The other day, a client asked me 'What frustrates you (as an agent) about recruitment in this market?' Where do I begin I thought? Is it clients failing to offer enough money to secure the best candidates? Not reacting fast enough, almost guaranteeing that only the weakest candidates are left for them to see? writes Clive Jefferys of JMA Network.
For both fraternities, not answering our calls, or not coming back to us with a timely decision seems to be a common trait of late. The problem is that in this age of calls, voicemail, texts and emails (and our systems document the whole lot) there really is no excuse for not answering a person's question. In absence of contact, everyone reads the worst into any delay. "Fair enough," my client responded, "but what I don't understand is that with so much unemployment, WHY is it so hard to recruit?"
Well the plain fact is that our candidates are not unemployed. If they are good, they are gainfully employed already. However, after four years of pressure, cuts, few pay rises, and high inflation, job seekers in telecoms are taking matters into their own hands, and are not prepared to be a push-over anymore. Their wants are high and their patience is low.
Strong words, but I sit here in the middle and hear a huge amount of frustration from both sides, on a daily basis.
On the subject of angst, we have identified a growing danger with online networking. Like so much of the Internet, sitting at your desk it seems harmless enough, but you need to be very careful now. It goes like this: You link to your colleagues, they are linked to your bosses and HR. If you are approached by a hirer in another company, and link, everyone knows about it all at once. Your boss calls you in the next day, and says 'SO...you want to leave?' To underscore this further, another devilish networking product proactively advertises people that have connected to HR Managers, highlighting them as 'potential job movers'.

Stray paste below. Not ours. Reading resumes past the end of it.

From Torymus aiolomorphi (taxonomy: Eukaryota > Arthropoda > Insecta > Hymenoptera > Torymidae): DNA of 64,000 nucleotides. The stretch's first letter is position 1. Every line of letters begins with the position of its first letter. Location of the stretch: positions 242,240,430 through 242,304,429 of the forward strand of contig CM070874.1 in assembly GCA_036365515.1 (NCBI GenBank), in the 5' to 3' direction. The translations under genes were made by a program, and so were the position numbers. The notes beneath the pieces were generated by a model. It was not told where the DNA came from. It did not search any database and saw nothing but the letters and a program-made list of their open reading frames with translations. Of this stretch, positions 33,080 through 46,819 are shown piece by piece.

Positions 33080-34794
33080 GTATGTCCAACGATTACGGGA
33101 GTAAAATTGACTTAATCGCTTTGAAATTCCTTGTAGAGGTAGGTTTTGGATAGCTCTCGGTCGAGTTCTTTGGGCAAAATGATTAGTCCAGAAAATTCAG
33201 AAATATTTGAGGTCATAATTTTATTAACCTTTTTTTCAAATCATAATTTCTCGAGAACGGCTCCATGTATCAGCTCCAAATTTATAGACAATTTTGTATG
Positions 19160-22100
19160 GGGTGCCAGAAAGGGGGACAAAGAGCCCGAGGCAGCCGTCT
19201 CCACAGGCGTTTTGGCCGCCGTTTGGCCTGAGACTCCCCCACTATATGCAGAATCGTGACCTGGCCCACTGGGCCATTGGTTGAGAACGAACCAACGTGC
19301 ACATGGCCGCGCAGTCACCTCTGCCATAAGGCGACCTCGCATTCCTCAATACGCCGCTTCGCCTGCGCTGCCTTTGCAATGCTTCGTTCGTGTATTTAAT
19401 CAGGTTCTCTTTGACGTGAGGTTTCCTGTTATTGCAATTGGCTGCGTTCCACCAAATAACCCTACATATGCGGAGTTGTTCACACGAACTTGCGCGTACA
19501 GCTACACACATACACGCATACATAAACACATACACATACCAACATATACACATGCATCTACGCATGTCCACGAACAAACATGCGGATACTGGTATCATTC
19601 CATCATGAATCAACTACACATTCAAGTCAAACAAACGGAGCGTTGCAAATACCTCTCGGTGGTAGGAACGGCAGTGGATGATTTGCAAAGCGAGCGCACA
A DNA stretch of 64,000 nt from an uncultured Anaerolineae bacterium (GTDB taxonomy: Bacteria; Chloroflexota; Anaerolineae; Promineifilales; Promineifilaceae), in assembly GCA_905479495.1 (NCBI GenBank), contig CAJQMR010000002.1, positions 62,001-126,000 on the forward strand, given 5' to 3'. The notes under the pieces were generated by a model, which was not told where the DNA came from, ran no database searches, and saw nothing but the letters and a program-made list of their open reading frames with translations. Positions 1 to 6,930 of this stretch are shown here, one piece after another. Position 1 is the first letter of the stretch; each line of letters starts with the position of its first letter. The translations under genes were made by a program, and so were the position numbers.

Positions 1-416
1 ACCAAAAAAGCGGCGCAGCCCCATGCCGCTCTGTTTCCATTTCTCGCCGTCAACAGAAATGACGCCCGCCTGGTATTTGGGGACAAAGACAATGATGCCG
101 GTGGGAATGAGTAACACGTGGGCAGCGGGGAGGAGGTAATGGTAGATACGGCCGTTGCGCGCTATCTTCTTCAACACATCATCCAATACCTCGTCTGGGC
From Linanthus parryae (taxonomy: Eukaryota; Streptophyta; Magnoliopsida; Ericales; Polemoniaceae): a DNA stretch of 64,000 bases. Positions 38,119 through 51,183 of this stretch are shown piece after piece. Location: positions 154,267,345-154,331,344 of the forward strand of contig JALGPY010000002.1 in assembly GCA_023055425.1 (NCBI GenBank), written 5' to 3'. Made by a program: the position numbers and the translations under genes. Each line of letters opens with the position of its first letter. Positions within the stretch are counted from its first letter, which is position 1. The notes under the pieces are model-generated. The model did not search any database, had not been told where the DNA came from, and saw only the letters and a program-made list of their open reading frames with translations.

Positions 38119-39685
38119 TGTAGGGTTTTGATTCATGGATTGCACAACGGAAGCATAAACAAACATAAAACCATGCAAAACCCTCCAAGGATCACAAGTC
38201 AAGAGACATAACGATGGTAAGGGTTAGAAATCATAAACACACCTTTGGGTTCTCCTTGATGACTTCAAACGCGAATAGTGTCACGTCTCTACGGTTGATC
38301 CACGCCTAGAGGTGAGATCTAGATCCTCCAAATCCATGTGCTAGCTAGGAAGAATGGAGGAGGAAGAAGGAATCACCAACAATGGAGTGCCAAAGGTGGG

Considering public opinion, it's ironic that recruitment agents are actually the one group that respect and need confidentiality. A recruiter only calls when he/she has a real live job for you. You don't want anyone else to know, and neither do they. However, with direct employers, that's another matter. No pain to them, whatever game they are playing. And boy, people are playing a lot of games at the moment!
The only safe way to use online networking for job seeking is to keep your own connections 'private' and only link up to people whose connections are private too. Anything else, and the network will see everyone you connect to, and shout about it!
By the way, the example I gave was a deliberate move by one sales manager to freak out his main competitor. He 'pinged' all of that guy's co-workers. It worked. It caused uproar.
PS: There was no job.